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Software Audits for Buyers & Sellers – and the 3 Key Questions

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Perhaps the most difficult single type of sale or purchase I encountered as an auditor was one involving computer software. Each side of the transaction, sale and purchase, had its own set of problems while other issues were common to both.

Auditing the Seller

Tax laws dealing with computer software differ between states but they all recognize that it can be delivered by different means. The very first question in the audit is to determine if software of any type is involved. The second question to be dealt with in an audit is how the software was transferred. I had occasion to audit several companies that contracted with the U.S. Government. These companies sometimes acted purely as research and development facilities and sometimes as manufacturers/retailers. Sometimes they performed both services in the same contract.  Believe me, reading the Statement of Work and trying decipher deliverables could be a real challenge. At least auditing the seller/contractor allowed me to access to the entire contract and I was able to ask for clarification.

Assuming software was involved in the sale, the next step was to establish how it had been transferred. Again, auditing the seller simplified the process. Documentation was usually readily available, multiple sales could be examined to establish patterns, and the people involved could be interviewed. Because California exempted all types of software if it was transferred electronically, additional audit effort was required only if the transfer involved tangible personal property.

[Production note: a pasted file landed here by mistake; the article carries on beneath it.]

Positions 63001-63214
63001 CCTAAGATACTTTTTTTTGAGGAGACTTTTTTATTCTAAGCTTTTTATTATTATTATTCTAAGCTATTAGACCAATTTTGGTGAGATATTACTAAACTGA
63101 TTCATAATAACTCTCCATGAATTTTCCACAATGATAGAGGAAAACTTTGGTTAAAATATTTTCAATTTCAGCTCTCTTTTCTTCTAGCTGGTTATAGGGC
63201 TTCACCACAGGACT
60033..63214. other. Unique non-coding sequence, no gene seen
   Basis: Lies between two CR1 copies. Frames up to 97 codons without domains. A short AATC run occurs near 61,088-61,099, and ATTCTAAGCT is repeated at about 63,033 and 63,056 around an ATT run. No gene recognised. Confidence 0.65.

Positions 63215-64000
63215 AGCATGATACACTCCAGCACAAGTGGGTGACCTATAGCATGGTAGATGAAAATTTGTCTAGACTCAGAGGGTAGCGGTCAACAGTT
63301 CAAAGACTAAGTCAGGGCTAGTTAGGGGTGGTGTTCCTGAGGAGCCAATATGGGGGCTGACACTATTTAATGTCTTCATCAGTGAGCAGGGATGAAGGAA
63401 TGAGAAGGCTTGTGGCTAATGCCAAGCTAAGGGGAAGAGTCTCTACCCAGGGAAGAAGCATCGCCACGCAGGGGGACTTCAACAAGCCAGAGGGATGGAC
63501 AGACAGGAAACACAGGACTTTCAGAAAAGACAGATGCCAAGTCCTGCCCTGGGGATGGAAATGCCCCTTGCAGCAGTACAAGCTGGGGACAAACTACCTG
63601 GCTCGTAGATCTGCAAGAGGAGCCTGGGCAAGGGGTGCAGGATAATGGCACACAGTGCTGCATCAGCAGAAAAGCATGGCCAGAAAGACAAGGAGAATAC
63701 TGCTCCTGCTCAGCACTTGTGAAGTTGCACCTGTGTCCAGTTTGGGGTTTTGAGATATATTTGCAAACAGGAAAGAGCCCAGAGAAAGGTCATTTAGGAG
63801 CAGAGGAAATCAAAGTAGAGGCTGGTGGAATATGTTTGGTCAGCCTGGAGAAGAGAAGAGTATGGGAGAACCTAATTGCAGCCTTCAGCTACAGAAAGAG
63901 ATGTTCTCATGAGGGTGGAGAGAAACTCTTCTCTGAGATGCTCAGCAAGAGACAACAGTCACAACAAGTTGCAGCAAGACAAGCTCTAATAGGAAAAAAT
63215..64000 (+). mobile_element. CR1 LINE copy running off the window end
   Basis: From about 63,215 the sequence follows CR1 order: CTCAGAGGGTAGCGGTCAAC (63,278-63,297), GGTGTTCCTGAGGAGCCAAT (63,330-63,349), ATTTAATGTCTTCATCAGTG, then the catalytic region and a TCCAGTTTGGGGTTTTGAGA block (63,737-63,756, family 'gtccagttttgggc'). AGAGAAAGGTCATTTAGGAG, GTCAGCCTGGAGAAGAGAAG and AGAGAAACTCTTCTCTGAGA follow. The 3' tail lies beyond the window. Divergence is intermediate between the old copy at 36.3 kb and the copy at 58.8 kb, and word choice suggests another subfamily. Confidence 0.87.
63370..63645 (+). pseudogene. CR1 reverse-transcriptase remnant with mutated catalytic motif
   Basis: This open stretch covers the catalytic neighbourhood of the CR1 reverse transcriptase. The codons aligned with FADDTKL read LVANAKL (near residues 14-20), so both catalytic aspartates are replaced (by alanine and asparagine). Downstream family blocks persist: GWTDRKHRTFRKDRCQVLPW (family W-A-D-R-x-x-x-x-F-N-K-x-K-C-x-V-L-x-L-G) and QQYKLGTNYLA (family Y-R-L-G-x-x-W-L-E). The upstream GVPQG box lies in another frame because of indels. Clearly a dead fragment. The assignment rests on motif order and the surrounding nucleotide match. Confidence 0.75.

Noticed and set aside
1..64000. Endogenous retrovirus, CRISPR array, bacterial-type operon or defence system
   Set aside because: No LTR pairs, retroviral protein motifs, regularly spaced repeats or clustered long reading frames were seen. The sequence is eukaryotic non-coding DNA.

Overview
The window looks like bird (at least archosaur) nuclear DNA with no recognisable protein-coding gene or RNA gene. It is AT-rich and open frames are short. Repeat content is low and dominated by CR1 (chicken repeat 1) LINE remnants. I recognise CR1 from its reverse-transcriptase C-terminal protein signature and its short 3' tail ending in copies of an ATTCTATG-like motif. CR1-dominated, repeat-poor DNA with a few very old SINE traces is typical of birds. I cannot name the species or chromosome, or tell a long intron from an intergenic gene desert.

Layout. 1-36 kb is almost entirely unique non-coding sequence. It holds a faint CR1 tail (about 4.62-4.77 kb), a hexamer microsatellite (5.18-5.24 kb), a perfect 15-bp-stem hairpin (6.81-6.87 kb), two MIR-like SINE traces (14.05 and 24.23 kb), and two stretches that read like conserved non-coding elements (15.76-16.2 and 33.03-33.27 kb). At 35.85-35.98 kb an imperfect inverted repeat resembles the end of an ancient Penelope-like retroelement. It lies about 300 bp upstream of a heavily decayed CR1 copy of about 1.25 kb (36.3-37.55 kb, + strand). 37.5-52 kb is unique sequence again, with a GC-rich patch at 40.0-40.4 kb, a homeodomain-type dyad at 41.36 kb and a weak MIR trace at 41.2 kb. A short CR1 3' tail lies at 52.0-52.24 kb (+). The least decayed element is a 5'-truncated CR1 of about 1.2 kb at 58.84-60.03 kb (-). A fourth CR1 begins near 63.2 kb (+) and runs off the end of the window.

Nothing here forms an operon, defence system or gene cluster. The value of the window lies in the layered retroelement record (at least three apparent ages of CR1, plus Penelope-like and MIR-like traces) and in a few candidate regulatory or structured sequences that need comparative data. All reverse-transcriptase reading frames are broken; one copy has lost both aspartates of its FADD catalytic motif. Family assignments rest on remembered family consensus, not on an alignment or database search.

The next question, if it had to be asked, was often the most difficult to answer. Was the software involved custom or pre-existing (canned)? Frequently, this came down to a judgment call based on information provided. The decision was somewhat easier after a “safe haven” was introduced into the applicable sales tax regulation. Simply stated, if the customized version of the software sold for at least twice the amount of the pre-existing version, then the entire program was considered to be custom.

Auditing the Buyer

The same three basic questions (Is software involved? How was it transferred? Is it custom?) had to be asked and answered when auditing the other side of the transaction. These questions became more difficult to answer because much less information was typically available. Unless a written contract was involved, the documentation was generally limited to the seller’s invoice and perhaps a purchase order issued by the buyer. One might ask why simply looking at which general ledger account was charged wouldn’t provide the answer. Unfortunately, most companies charge a wide range of expenses to their “software” account(s). These might include services for providing/maintaining websites and consulting so there would be no guarantee that something booked to the software account was actually software.